CASE STUDY 5/98
Unsolicited loyalty cards - clear consent - fair obtaining
A retail company sought advice from my Office on the extension of its loyalty card scheme to a new outlet. In the normal course of events, customers become members of the loyalty card scheme by making an application at any of the company’s retail outlets. It was now proposed to write to potential customers in the catchment area of the new outlet, using a purchased mailing list, inviting them to join the loyalty card scheme. It was further proposed to enclose a loyalty card with the letters of invitation. Use of the card would automatically enrol the potential customers in the loyalty card scheme, with their names being transferred from the mailing list database to the loyalty card membership database.
The main data protection question which arose was whether the triggering of automatic membership of the loyalty card scheme by simply using the card constituted consent to membership by the customer and fair obtaining by the company of the customers’ personal data. In particular, I was concerned that a card sent through the post to one member of a household might be used by another member of the household, thus enrolling the first household member in the scheme, possibly without consent. I was of the view that for the scheme to operate as the company envisaged, it would be necessary, when issuing the invitations, to make the implications of the use of the card very clear and to give people a clear opt-out.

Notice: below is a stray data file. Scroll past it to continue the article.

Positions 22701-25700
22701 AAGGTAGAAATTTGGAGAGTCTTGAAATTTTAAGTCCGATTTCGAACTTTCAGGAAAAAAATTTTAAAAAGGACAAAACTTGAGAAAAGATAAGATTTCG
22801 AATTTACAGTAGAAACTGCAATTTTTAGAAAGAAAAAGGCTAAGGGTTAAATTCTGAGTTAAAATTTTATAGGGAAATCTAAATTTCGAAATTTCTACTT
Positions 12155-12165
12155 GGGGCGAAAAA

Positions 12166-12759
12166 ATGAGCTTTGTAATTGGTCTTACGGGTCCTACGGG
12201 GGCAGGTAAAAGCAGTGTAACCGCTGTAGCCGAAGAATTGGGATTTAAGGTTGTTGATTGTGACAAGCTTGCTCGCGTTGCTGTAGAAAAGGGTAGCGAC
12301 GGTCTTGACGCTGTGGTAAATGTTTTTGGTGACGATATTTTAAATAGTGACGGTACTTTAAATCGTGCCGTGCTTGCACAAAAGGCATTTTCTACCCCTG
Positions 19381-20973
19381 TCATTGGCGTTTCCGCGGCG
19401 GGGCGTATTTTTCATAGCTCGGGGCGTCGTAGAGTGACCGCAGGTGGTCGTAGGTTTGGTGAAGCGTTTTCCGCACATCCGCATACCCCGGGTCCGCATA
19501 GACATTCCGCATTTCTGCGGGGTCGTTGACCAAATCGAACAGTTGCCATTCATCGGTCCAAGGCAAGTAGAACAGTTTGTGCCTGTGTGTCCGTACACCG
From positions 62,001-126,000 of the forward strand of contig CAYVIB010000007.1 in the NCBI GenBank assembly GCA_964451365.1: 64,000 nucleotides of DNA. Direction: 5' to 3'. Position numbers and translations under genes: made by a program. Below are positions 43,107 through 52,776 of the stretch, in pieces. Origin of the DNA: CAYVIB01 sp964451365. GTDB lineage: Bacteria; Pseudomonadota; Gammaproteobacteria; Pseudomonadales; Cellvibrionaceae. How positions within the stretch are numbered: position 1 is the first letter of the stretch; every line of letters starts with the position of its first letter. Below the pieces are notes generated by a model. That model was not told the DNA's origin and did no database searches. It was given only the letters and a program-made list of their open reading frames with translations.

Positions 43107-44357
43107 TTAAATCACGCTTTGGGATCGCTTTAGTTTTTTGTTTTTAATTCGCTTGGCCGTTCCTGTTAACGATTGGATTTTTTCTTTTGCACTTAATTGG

In the event, the company agreed to include in the invitation letter a prominent and clear statement that if customers used the loyalty card, their names and addresses would be recorded by the company as part of the loyalty-club membership; and that, if a customer did not wish to become a club member, the card should be destroyed. Given the clear statement of the effect of using the card, the warning to destroy the card if one did not wish to become a member and the prominence given to the statement in the invitation letter, I was satisfied that the automatic triggering of membership by use of the card could, in these particular circumstances, indicate clear consent and thus fair obtaining for the purposes of the Data Protection Act.
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